UK macro traders and strategists prepare to start work at 10pm
If you're a macro trader or strategist in the City of London, you need to get some sleep tonight. Rest could be hard to come by tomorrow.
Needless to say, the cause is the British election, which as Deutsche Bank's macro strategist Jim Reid notes today, appears due to return a Conservative majority of 28 seats. However, with margins in many constituencies slender and the Conservative campaign afflicted by the seemingly erratic behaviour of its figurehead, nothing is certain.
Election night therefore promises to be long and eventful as results come in.
The BBC has unearthed 29 year-old Jordan Rochester, an FX currency strategist at Nomura, who says he usually works 12 hour days, but that tomorrow he'll be working through the night fuelled by energy drinks and caffeine. Jeremy Stretch at CIBC says he'll be doing the same after sleeping somewhere in the office tomorrow afternoon.
Another macro strategist at a European bank informs us that Thursday's working day is likely to begin at 10pm on Wednesday night as the exit polls come out and to become particularly intense between midnight at 2am on Thursday as it starts to become clear whether the exit polls were accurate. "If they are very tight, it will become an all-nighter," he says.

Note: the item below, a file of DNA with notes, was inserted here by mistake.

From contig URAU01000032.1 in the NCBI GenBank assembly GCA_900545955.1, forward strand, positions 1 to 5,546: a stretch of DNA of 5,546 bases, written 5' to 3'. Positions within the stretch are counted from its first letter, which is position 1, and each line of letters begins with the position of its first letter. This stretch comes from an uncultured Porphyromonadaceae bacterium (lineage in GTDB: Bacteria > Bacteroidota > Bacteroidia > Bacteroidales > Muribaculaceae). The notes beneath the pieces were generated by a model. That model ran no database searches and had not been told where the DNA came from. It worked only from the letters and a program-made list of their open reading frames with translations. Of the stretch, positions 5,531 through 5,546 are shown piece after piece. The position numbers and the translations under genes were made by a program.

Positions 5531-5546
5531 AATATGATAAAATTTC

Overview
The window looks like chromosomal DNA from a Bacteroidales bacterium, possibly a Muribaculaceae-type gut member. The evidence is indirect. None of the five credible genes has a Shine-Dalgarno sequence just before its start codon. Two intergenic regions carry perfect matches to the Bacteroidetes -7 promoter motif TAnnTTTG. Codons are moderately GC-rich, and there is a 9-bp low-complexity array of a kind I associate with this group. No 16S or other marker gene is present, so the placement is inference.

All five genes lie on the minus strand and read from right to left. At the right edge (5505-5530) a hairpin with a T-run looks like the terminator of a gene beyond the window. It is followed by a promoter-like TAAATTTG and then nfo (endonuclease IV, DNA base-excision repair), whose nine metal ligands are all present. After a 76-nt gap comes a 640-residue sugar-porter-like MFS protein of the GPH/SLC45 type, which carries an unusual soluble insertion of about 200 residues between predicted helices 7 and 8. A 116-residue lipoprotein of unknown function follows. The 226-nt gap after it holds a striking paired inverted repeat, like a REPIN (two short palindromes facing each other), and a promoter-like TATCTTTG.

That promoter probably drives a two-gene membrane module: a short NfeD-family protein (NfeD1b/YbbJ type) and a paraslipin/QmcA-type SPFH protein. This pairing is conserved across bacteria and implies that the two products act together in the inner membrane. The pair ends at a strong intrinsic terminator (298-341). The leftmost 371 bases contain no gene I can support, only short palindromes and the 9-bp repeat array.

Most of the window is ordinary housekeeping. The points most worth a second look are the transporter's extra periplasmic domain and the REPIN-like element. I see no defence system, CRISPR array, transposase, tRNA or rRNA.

"I'll be in at midnight tomorrow chat to traders in Asia," another strategist informs us. "The gilt market is not open as far as I know, so this is really going to be an FX thing."
Goldman Sachs said today that there's a 'sizable risk of election surprises' that could lead to a hung parliament. However, Bobby Vedral, the former Goldman partner who managed cross asset global market strats for the securities division until March 2018, is predicting a majority of around 40 seats for Boris Johnson as the Tories win Brexit votes in the north, as people shy away from Corbyn's association with radicalism, and as students on university holidays forget to vote. Forecast heavy rain tomorrow may also have an effect in dissuading non-committal voters from leaving the house.
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